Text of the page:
In this blog Joey Essex writes about
how he wishes he'd had support when his mum 'took her life'

A few years ago, I couldn’t even say the word ‘Mum’ let alone talk about her. My way of dealing with it was to never talk about it, to hold it in.

My Dad told me ‘Mum’s gone’ and I didn’t understand. I didn’t know if it was true or not, whether to believe it.  I wanted to look for her - I was really confused - I didn’t know if she was going to come back. It was only later that I found out that my mum had taken her own life. 

I was ten years old. I suffered to be honest and it was hard for me. Everyone at my primary school was warned about what had happened, but I wasn’t told the truth about it. People looked at me differently and I didn’t know why, like ‘Something’s happened to him’ which was pretty weird. I went into secondary school just not really knowing. 

I couldn’t concentrate at school and it affected my learning. I just felt that anyone who spoke to me about it, whether they were adults or younger people of my own age, couldn’t help me. No one was going to bring her back. Obviously, my Dad was always there for me and he still is now, but there was no other support there for me. If there had been a charity like Child Bereavement UK at the time that would have helped so much.  

A few years ago, I couldn’t even say the word ‘Mum’ let alone talk about her. My way of dealing with it was to never talk about it, to hold it in. Meeting some of the young people supported by Child Bereavement UK made a massive difference to me. I was really impressed with how they were able to talk about what had happened to them and how they coped - some of them were the same age I was when my Mum passed away. It’s hard to explain but you feel like there’s a bond you have because we’d all been in the same position. It opened my eyes to how much having support and talking can help. It put me in a place where I can now talk about my Mum and what happened to me. It’s made me realise I’m not alone anymore.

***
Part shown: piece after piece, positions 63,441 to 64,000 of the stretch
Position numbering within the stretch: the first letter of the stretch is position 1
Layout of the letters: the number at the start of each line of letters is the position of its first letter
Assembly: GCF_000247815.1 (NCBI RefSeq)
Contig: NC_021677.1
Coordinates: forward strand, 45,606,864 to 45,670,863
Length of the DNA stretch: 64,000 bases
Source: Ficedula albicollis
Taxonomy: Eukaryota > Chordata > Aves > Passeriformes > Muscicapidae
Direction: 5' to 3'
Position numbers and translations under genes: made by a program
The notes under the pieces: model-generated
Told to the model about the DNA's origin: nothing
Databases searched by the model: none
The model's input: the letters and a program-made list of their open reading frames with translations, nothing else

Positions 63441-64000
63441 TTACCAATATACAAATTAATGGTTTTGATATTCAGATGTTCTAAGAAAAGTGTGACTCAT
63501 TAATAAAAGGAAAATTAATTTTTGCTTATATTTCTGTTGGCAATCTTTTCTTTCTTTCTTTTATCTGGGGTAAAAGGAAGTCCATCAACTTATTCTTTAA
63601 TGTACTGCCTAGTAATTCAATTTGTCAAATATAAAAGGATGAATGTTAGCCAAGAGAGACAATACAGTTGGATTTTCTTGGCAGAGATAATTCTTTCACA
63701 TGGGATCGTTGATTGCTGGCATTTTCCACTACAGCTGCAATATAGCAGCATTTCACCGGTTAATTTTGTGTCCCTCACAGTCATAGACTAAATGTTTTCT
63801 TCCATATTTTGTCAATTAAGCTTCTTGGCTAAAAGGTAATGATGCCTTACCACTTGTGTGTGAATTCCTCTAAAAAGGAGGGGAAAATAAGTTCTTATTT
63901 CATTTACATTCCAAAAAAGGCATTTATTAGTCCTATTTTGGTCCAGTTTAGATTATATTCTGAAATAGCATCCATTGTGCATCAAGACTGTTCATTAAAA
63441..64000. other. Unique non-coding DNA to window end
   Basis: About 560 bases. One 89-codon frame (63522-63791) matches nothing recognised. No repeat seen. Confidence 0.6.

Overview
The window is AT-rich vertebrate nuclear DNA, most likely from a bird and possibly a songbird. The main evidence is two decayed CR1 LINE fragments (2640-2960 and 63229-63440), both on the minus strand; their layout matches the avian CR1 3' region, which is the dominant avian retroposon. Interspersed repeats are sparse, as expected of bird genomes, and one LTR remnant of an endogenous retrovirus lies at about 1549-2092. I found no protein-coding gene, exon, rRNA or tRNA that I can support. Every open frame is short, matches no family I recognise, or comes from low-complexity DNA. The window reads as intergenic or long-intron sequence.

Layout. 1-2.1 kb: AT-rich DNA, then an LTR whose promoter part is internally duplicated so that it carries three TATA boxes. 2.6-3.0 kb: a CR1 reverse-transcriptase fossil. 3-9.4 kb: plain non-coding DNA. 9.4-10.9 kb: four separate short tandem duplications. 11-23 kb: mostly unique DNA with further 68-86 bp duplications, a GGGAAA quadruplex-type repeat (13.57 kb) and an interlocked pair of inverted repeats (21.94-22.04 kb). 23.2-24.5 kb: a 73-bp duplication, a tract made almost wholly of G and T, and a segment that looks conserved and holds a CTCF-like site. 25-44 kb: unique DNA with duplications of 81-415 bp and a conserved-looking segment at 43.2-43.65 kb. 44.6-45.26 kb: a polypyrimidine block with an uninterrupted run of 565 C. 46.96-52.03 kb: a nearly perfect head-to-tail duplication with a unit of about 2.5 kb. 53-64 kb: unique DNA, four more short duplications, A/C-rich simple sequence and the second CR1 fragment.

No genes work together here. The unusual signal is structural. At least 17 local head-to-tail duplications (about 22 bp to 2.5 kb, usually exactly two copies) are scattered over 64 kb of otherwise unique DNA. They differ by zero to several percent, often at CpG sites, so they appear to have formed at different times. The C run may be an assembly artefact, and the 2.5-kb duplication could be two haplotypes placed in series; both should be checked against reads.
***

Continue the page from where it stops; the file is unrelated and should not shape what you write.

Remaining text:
Losing my Mum like that at such a young age has made me tough in so many ways. It was so hard for me back then and growing up without my Mum. I think about her every single day and it feels like there’s something missing and I’ll always know that. But I pushed myself to believe everything was going to be OK. It’s made me the person I am today and I’m stronger for it. 

 

 Joey Essex, Patron of Child Bereavement UK
Photo Credit: Andrew Baker